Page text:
This has been a recurring motif among various Cryptocurrency aficionados - that the US Dollar was hopelessly debased once it was unhooked from gold.
This is silly. Here's why.
First things first. People only like gold because people have always liked gold. It's pretty. It's a very good conductor (so it's used a lot in electronics), but it's not very useful for much else. Perhaps one might argue that its 'value' went up (relative to dollars) once its worth as a conductor went up? I have no idea. But basically, this is a pretty metal. If you're stuck on a deserted island somewhere with billions of dollars of gold bullion, it's not going to do you any good. So, my argument is, it doesn't have any inherent worth.
Next, go look up "The Money Supply" if you don't know what that is. Here's the wikipedia article on it (for the US): https://en.wikipedia.org/wiki/Money_supply#United_States . The important thing to note is the last paragraph -
As of April 2013, the Monetary Base was $3 trillion, and M2 ... was $10.5 trillion
So that means there's a 3.5x multiplier between "real" money, that has, like, actual dollar bills on it, and "pretend" money, which is created through "the velocity of money"... You could probably nerd it up higher to M0 instead of the "Monetary Base (MB)" and make it worse, but I'll stick with just that for now.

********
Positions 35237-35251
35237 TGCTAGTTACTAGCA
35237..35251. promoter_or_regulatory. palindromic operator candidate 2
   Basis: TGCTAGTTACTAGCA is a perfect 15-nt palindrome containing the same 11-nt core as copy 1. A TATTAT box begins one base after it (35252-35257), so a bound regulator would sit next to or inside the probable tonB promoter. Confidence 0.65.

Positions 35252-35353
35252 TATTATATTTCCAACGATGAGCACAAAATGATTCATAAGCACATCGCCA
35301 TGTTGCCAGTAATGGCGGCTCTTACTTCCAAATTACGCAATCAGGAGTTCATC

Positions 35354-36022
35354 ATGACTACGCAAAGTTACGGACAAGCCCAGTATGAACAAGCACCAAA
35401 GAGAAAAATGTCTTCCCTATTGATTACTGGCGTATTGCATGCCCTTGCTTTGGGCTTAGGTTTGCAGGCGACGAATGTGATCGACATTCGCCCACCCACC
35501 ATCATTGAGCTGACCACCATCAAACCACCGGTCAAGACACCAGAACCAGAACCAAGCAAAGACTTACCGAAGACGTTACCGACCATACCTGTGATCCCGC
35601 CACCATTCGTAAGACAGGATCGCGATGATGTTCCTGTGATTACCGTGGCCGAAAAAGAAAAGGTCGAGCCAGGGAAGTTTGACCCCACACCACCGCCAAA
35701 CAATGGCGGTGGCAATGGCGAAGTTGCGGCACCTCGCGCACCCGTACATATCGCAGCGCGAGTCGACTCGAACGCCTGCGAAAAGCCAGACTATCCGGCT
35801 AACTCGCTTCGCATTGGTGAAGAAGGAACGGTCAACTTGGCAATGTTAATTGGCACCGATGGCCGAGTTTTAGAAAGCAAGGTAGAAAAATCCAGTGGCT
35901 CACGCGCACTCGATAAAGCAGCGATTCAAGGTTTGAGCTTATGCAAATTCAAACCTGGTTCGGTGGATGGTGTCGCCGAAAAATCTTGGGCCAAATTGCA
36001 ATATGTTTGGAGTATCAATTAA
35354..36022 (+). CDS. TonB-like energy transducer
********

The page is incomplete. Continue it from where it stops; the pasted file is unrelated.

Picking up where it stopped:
And it's not like that ratio is fixed. It hops around, all over the place. So that means nearly 3/4 of the money that's "circulating" out in the world doesn't exist.
And that leverage and ratio is a powerful engine that helps boost the economy, and I don't think it's a bad thing.
So now let's go back to your gold standard times. I am willing to bet you that the ratio did the same thing, back then. And at any point there were 3-4x as many dollars "in the economy" as there were gold bars back at Fort Knox. So your money was always an illusion.
You know what's not an illusion? When the IRS comes knocking at your door saying you owe
xyz dollars in taxes. That means that dollars have meaning. That, and the fact that other people are willing to accept them.
And your precious Bitcoin isn't safe either (nor is Steemit, nor any other currency). I guarantee you that Coinbase, or any other cryptocurrency exchange is perfectly happy to have dollars and/or Bitcoins or any other currency you can think of all sitting in little columns in a database - not living on the blockchain. And so your velocity of money problem is just the same as it was with Dollars. Except, there's no capitalization ratio required at Mt Gox - which means the entire exchange can go belly-up and you can lose everything. And that has already happened, of course.
If you really wanted to solve this at the Blockchain level, you'd want to be able to have some kind of proof that your money really existed somewhere - something where the exchange had some kind of control of the private key (they probably have to for some reason, no?), but they would let you do some kind of 'proof' thing to show that the money existed. I guess that'd be neat, but I'm really arguing that the velocity of money thing, and the money supply having multipliers isn't necessarily a bad thing.
So I'm not exactly sure what my point here is, other than -
- All money is fake
- All money is debased
- Money is only real when you can use it to buy or sell things
- The gold standard was stupid and is stupid
- And who cares